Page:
Among six days of bonfires, dominoes, Tough Mudder training (an extreme obstacle course event to raise money for the Wounded Warrior project), canoeing and watching “Forrest Gump” for the 100th time, the girls made us a WaterBuck Pump demo video.
With chigger bites, poison ivy and sunburn, the girls spent most of a day working on their film project. First, Katie gathered facts online about worldwide water issues, of which there are many. They whittled the data to a manageable list, printed a script and disappeared to the front yard.
While I was hanging clothes on the line, I spotted Reba and Katie up on the hill, rehearsing on lawn chairs in the shade of some big oak trees. The girls went over and over their lines until they were sure they knew them perfectly, and then summoned me with the camera.
Unfortunately, I am not as adept behind the camera as Reba and Katie are in front of it. As I fumbled with leveling the tripod, focusing the camera and pushing the “record” button at the appropriate times, the girls were sweet and patient – even when one of those tiny bees flew up Katie’s dress and stung both her legs. Reba shrieked, Katie screamed and Darren came running, apologizing for the bugs.
Reba scolded me a couple times for “crinkling papers” while they were filming, but no one paid any heed to my incessant gnat-swatting. Sadly, my ponytail-swinging, arm-waving shadow was clearly recorded on a third of the film. Oops. Yet, with a fly perched on her nose, Reba professionally recited, “If you have a power source, you can just flip a switch or turn on a faucet to get water…”
An equally fun part of the video for us was watching the girls (with the aforementioned ailments) use the WaterBuck to fill a 55-gallon barrel, which they did in 5 minutes, 40 seconds. Actually, they would have filled it in something short of 5 minutes, but we had to start over when our dog, now called Poo Bear, wandered into view.
So, we emptied the 40 gallons of water they’d pumped and started again. The girls effortlessly filled the barrel and then cheered, “And that’s how it’s done!” Darren says he will never forget the sound of those voices.
The day before filming, Reba, Katie and I spent the day canoeing and kayaking the beautiful Eleven Point River. We took turns between the one kayak and canoe, switching after every hour or so. This created a better Tough Mudder workout for the girls as they paddled down – and up – the river. I just wanted to stay upright.
As we neared the end of the first hour with Reba in the kayak, I was telling Katie a hilarious story about Reba scaring me silly when she was 3 by hiding a rubber snake in my bed:
“Sometime during the night, I slid my arms under my pillow and touched the snake. Half asleep and without my eyeglasses, I slowly lifted the pillow and backed away from the snake. On the waterbed (hey, it was the early 90s), the snake wriggled with my every movement. Kneeling in the center of the bed, I squinted and inched closer to see what sort of snake had invaded and disrupted my sleep, but whenever I leaned forward, the snake wiggled even more wildly.
“I suppose this went on for 20 minutes before I realized I’d been duped by a prankster. The next morning at breakfast, I interrogated Reba’s two older brothers about why they would want to scare their poor, old mama half to death. Bewildered and nearly crying, the boys insisted they didn’t do it. I said their darling little sister wouldn’t do that. Across the table, Reba just smiled.”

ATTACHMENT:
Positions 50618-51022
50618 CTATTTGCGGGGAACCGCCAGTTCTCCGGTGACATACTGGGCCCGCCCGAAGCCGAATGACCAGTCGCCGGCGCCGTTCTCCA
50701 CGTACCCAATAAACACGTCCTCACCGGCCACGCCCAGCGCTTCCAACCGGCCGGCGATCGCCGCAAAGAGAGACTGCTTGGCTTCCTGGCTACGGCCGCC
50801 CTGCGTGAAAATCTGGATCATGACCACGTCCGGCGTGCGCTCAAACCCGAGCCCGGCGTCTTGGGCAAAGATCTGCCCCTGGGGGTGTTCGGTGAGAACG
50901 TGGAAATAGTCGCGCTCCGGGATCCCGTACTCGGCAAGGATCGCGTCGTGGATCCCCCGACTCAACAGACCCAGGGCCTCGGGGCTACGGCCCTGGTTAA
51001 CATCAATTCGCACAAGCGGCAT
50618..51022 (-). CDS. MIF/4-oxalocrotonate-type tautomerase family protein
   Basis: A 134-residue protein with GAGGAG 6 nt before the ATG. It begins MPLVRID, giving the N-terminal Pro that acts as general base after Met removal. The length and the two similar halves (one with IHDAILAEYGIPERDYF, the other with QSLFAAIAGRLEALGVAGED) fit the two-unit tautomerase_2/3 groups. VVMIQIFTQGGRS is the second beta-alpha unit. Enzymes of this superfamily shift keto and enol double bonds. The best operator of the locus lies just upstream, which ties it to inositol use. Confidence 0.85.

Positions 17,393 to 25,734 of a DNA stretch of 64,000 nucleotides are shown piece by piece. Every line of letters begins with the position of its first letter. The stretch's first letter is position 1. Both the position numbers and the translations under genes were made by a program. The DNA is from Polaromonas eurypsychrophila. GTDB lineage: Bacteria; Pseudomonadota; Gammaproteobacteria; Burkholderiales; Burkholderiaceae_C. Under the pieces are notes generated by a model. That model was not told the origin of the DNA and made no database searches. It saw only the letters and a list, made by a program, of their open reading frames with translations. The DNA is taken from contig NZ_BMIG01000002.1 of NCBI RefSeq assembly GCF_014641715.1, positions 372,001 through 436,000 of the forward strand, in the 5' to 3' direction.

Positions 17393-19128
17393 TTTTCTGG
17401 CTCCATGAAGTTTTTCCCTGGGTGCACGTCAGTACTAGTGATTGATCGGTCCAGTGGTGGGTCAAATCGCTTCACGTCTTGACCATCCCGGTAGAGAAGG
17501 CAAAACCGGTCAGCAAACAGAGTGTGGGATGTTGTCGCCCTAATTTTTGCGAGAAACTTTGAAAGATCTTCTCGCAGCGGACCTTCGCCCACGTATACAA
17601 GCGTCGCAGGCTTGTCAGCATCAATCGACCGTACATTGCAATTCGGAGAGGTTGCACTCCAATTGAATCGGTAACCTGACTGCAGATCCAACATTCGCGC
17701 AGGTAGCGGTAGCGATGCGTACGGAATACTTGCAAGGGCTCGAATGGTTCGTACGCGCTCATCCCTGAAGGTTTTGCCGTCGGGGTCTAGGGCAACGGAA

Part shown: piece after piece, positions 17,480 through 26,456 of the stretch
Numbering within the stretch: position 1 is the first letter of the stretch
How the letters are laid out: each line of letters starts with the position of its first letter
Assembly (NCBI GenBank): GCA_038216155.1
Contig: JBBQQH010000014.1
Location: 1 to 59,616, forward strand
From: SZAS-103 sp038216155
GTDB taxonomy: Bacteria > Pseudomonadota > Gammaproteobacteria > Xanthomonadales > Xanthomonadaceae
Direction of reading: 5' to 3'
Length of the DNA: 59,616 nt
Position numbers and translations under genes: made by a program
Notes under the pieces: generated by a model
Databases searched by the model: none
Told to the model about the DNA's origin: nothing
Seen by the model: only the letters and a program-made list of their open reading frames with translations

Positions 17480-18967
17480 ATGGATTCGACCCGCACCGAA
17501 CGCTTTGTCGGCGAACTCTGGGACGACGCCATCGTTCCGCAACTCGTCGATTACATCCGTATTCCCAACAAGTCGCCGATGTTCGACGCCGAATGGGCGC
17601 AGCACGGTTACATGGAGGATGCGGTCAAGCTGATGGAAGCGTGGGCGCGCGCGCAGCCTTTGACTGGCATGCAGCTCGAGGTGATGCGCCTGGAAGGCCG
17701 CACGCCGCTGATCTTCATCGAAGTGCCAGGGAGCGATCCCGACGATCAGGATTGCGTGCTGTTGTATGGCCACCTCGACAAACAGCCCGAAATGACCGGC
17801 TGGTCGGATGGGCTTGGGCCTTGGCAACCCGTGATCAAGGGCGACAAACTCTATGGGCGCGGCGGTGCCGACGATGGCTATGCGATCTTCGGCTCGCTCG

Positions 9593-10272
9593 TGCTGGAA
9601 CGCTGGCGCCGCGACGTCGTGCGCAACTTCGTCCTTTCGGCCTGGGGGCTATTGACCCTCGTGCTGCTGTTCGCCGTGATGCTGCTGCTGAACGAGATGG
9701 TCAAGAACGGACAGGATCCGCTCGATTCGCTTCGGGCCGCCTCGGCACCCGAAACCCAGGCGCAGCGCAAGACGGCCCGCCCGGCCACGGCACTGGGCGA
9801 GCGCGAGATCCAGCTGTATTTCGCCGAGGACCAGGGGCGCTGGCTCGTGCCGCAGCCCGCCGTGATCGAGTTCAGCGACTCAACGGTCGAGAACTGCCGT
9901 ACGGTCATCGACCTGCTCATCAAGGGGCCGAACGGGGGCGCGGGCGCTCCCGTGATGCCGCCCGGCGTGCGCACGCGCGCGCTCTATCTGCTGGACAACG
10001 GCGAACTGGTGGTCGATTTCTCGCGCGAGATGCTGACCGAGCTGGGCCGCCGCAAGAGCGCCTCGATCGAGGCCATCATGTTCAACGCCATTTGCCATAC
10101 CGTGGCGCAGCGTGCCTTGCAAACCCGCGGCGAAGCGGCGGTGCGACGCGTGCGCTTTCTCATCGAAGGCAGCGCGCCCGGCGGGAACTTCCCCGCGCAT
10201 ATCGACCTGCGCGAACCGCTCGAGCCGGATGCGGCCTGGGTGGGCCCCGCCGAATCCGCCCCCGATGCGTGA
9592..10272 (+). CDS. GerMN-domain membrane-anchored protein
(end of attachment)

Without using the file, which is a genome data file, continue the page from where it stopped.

To illustrate the story, I set down my oar to use both arms to indicate to Katie how big and realistic that dangerous rubber snake was. Laughing, we didn’t notice the car-sized tree trunk straight ahead waiting to topple our canoe. By the time we saw the stump, it was too late.
Katie tumbled in first, followed by me snagging our cooler and the lifejacket I’d been sitting on. As a precaution earlier, I’d tied down our shoes, clothes and extra lifejacket. Still, two granola bars, Katie’s sunglasses and four flip-flops escaped. Next, Reba’s kayak smashed into the whole mess.
All morning, we had seen no one else on the river. But, right there on the riverbank, witnessing the entire embarrassing crash was my neighbor with his family and friends enjoying a quiet day of fishing. The men quickly rescued the girls, both vessels and all our possessions from the river.
Meanwhile, I tried desperately to swim upriver to everyone, but the cooler of grapes and apples was too buoyant. I feared I would end up in the next county before stopping, so I kept on kicking harder and harder – until Reba walked toward me and said, “Stand up, Ma.”
Why is it that such humiliations only happen before an audience?
Except for our pile-up, the trip was scenic, relaxing and amusing. We even retrieved those two granola bars downriver. For miles of lazy waterway, the two songbirds entertained me with delightful renditions of tunes by Patsy Cline, Taylor Swift and Shania Twain. Unfortunately, I have no photos as I forgot my camera (double-bagged, even) in the car. Still, I suspect the retelling of our collision will occur often and will start with, “Did I ever tell you about the snake?”
Our week with Reba and Katie blew by much too quickly. We were pleased to see they both are as obsessive about healthy eating as we are. They even brought along some chia seeds for us to try. Katie took pictures of my garden to share with her friends and commented how she will miss our food. Wow, that is really something, since we ate mostly salad, rice and raw oatmeal.
Whenever we get to missing the girls, we watch their video again, and remember the canoe crash, chigger bites, bee sting, tick bites, Poo Bear, poison ivy, sunburn and Tough Mudder training.